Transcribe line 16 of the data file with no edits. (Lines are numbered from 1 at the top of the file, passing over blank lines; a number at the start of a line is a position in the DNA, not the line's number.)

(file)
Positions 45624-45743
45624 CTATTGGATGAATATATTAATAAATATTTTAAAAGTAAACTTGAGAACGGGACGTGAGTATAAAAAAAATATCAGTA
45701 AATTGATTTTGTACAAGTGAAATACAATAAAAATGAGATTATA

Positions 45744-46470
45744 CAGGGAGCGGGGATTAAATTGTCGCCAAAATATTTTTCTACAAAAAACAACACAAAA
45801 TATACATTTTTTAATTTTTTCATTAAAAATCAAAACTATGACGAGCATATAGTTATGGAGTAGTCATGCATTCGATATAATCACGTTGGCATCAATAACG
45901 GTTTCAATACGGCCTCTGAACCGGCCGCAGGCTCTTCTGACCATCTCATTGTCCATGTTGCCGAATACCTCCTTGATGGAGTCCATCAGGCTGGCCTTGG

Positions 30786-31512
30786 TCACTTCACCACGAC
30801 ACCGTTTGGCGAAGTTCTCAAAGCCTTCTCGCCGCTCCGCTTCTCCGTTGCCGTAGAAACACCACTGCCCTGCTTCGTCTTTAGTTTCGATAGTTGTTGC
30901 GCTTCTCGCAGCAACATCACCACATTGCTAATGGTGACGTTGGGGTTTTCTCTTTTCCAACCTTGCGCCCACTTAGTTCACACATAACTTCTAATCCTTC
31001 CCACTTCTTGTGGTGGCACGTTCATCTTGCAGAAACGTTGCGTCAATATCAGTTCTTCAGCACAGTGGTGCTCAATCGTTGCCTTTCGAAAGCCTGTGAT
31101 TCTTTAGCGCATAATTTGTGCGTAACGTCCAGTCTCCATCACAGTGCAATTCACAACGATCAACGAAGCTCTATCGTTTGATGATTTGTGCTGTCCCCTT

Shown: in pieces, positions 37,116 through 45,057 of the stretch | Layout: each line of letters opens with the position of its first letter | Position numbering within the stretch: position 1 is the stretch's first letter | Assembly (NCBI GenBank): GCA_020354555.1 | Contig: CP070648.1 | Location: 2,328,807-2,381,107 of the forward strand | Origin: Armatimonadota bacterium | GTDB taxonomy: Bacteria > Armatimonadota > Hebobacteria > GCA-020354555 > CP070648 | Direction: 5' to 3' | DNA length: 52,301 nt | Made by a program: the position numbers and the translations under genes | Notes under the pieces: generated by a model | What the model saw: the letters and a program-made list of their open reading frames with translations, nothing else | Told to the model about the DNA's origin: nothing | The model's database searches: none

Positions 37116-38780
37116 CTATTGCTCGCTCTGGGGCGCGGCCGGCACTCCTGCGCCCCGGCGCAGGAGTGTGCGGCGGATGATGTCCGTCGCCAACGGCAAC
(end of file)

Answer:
37116 CTATTGCTCGCTCTGGGGCGCGGCCGGCACTCCTGCGCCCCGGCGCAGGAGTGTGCGGCGGATGATGTCCGTCGCCAACGGCAAC